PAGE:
This year one of our ancestors cooked the dinner. My mom. And she made it fancy. A real feast: roast chicken with stuffing and gravy, baked potatoes and sweet potatoes, broccoli, crab cakes, sad cakes, and rice pudding.

My mom's mom, Ruby Payne, as a child in Liverpool, took a baked potato to school for lunch in winter. Mom tells us that in the morning Ruby put the hot potato in her pocket to warm her hands on the way to school. At lunch she'd eat the potato, plain and cold.

It wasn't much of a lunch.

Her stomach must have been empty and her shoes were too full. Walking to school in those tight shoes permanently deformed her toes. I remember marveling at the toes and the story as a child.

As mom was telling the potato story Clementine took a baked potato out of the bowl and gave it an experimental bite.

For my mom's dad this year we had rice pudding. I remember him making it. But mom recalled that he liked to stir it several times during baking so the browned milk skin that forms on the top got well mixed in. I called Clem away from a movie to stir the rice into the evaporated milk. Tonight when I served the pudding (we were too full last night!) she said, "This is the one I helped make, isn't it? Oh, I want some!"

Mom made sad cakes with her 5 grandkids. Pastry dough with currants, sugar and a squeeze of lemon in the middle. I loved seeing the gran hands with the grandchildren hands making a recipe that the kids' great grandma Ruby learned from their great great grandma Maria. Clem and Greta and their cousins, Amelia and Elliot, made their sad cakes with currants. But Evelyn brought home two handfuls of huckleberries from Huckleberry Botanic Preserve.

My friend Maria's grandfather's twin brother helped found Huckleberry Preserve. Thanks, Maria and your ancestors, for the park, and a cherished family tradition. Wish we could have saved some Huckleberry sad cake for you, but it went fast.

Sunday, November 2, 2008

The Man Ate the Chocolate

Nanowrimo is here, so everyone is typing and scribbling. Evelyn is gloating that she has written 908 words and I have only 769 when I am supposed to have 1,666 from yesterday and be well into today's 1,666.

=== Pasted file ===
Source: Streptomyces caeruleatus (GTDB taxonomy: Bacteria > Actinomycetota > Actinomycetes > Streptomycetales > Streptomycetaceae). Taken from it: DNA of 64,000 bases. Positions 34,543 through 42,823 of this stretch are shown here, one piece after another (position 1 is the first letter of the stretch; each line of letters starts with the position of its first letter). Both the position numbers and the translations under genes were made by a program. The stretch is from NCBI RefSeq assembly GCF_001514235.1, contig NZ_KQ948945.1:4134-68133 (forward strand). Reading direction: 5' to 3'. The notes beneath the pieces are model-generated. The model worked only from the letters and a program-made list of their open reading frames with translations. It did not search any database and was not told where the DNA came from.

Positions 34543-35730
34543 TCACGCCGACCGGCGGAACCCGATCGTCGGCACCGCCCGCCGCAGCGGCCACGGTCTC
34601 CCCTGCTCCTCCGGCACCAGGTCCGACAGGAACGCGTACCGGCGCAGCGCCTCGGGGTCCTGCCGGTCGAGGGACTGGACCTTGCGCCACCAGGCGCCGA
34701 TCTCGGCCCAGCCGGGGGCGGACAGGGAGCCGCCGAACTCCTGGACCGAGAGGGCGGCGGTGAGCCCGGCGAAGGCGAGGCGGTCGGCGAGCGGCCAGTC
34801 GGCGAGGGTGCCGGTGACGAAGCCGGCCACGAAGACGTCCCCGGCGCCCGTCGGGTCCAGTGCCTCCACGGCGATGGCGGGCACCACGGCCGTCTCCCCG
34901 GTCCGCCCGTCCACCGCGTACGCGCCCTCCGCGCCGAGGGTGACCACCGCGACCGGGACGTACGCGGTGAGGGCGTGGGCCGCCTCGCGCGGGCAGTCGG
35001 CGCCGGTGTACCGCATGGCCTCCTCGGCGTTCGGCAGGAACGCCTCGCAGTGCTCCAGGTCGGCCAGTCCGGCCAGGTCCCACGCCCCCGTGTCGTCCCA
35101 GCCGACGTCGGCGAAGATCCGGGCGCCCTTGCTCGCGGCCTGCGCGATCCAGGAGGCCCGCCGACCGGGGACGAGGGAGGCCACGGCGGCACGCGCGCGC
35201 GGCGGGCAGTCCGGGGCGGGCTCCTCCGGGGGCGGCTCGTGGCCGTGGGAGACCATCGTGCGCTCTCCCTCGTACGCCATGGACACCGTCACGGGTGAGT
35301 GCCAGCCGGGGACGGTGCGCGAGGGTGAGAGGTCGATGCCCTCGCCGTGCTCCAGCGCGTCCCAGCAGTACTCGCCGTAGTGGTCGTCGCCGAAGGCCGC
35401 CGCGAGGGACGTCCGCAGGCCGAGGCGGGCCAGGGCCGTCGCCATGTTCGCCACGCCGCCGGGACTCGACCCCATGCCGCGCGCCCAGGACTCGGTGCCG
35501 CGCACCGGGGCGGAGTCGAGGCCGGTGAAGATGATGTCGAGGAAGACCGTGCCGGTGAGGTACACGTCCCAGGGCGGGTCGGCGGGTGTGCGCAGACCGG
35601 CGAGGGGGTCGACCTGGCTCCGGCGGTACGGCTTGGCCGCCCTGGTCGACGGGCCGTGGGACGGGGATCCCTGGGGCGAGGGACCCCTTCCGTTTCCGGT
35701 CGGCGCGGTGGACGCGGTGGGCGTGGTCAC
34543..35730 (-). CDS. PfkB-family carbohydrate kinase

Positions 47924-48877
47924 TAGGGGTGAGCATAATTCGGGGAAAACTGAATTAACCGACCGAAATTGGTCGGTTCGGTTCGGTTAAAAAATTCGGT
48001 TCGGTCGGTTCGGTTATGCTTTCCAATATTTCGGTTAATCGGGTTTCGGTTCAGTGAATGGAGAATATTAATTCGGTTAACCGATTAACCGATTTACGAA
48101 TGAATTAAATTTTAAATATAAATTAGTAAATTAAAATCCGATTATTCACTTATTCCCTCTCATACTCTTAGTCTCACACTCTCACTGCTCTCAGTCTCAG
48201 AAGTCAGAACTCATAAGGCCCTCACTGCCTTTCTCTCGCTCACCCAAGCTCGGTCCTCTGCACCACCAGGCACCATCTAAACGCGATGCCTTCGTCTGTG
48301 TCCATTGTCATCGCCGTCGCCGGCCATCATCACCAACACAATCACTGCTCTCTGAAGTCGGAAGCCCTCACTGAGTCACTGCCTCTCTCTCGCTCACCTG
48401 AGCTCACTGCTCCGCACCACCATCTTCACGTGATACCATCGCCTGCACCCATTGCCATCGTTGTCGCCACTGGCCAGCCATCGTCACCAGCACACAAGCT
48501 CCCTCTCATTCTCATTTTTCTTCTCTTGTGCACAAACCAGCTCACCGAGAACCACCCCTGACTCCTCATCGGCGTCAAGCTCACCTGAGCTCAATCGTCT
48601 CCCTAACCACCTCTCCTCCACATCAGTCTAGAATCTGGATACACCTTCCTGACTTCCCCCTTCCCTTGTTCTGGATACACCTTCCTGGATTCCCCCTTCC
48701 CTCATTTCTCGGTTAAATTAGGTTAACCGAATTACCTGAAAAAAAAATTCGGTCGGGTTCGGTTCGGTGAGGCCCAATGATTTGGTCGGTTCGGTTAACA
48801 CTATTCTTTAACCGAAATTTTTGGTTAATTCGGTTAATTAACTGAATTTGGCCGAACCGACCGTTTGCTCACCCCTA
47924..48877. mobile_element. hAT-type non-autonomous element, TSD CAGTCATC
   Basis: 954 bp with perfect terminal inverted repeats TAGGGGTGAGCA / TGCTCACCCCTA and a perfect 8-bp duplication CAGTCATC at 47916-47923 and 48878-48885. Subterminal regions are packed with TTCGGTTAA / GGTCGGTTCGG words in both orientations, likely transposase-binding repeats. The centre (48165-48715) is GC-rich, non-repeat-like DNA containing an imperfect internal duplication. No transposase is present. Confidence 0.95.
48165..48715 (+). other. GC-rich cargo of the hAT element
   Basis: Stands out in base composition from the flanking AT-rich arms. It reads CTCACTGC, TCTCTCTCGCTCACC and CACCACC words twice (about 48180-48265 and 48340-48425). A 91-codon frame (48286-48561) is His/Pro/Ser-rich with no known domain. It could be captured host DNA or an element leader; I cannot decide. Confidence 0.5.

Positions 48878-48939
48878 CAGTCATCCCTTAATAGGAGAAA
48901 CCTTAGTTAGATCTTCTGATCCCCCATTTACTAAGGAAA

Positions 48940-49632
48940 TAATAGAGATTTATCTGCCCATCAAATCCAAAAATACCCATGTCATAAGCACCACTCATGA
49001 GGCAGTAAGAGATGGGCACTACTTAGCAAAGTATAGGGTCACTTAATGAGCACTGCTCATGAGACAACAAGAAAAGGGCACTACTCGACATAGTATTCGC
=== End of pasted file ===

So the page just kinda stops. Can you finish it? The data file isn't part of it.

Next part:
Even Greta is writing. She dictated this story to her Gran.

The Man Ate the Chocolate
By Greta

There was a piece of chocolate called Hersheys, but it is called milk chocolate. But its name is Hersheys. Hersheys was talking to a pumpkin and a cat bit off his head.

Then a man said to the cat, "Don't eat that chocolate. Because I want to eat that chocolate."

Hersheys put on a new chocolate head and the man ate him all up. He was gone now.

But the pumpkin rolled on and on. The man catched the pumpkin and wen tto his home and carved the pumpkin. It was Halloween! He put a candle in it.

He lighted the candle so everyone could see the alien face. Then he got a plastic pumpkin and went trick or treating. He knocked on everyone's door and he got candy.

They were surprised to see a man. He said, "Thank you and Happy Halloween, Tree House!"

The End

Evelyn set a goal of 12,000 words.
Clementine set a goal of 1,000 words. She wrote 200 today.
As a grown-up I don't get to choose my goal. So 50,000 for me.

And I can't count blog entries.

Saturday, November 1, 2008

I Love This!

Greta ran back from the fifth or sixth house and shouted out, "I'm Greta and I'm three and I love this! I love Trick or Treating!"

Candy still is the closest thing to pure joy for her.

Ev and Clem's Aunt Jenny and Uncle Chris sent a box of candy. In it were Pez dispensers and Pez candies. Maybe by confused association with Tic Tacs Greta called the Pez "Lunatics". The four of us were reading in bed and Greta spilled her candy.

"There are lunatics in the bed! I need more lunatics!"

Ev and Clem and I couldn't stop laughing like lunatics. Clem was howling, "She thinks the Pez are lunatics."

"Ok," Greta said grudgingly, "I'll call the lunatics Pegs."

We carved pumpkins at my sister's house and mom came down from Tahoe to Trick or Treat.

Greta was a fairy princess, so in other words, no costume. She told everyone she was the most beautifulest.

Clem was a Nac Mac Feegle. Treat yourself to The Wee Free Men on CD if you haven't already. We are forever grateful to Stefani for turning us on to Terry Pratchett.

As for Evelyn--her Nevermore sign fell apart at Park Day and she didn't get around to making another one. But she still cut a fine figure, even if her Uncle thought her costume was Mainway Novelties' Invisible Pedestrian.

Evelyn's favorite part of The Raven:

Leave no black plume as a token of that lie thy soul hath spoken!
Leave my loneliness unbroken! - quit the bust above my door!
Take thy beak from out my heart, and take thy form from off my door!'
Quoth the raven, `Nevermore.'

I was remembering how much fun it was to go to school on Halloween and feeling a little sorry that the kids were missing out on that. But I was told by many moms that kids aren't allowed to wear costumes at school anymore.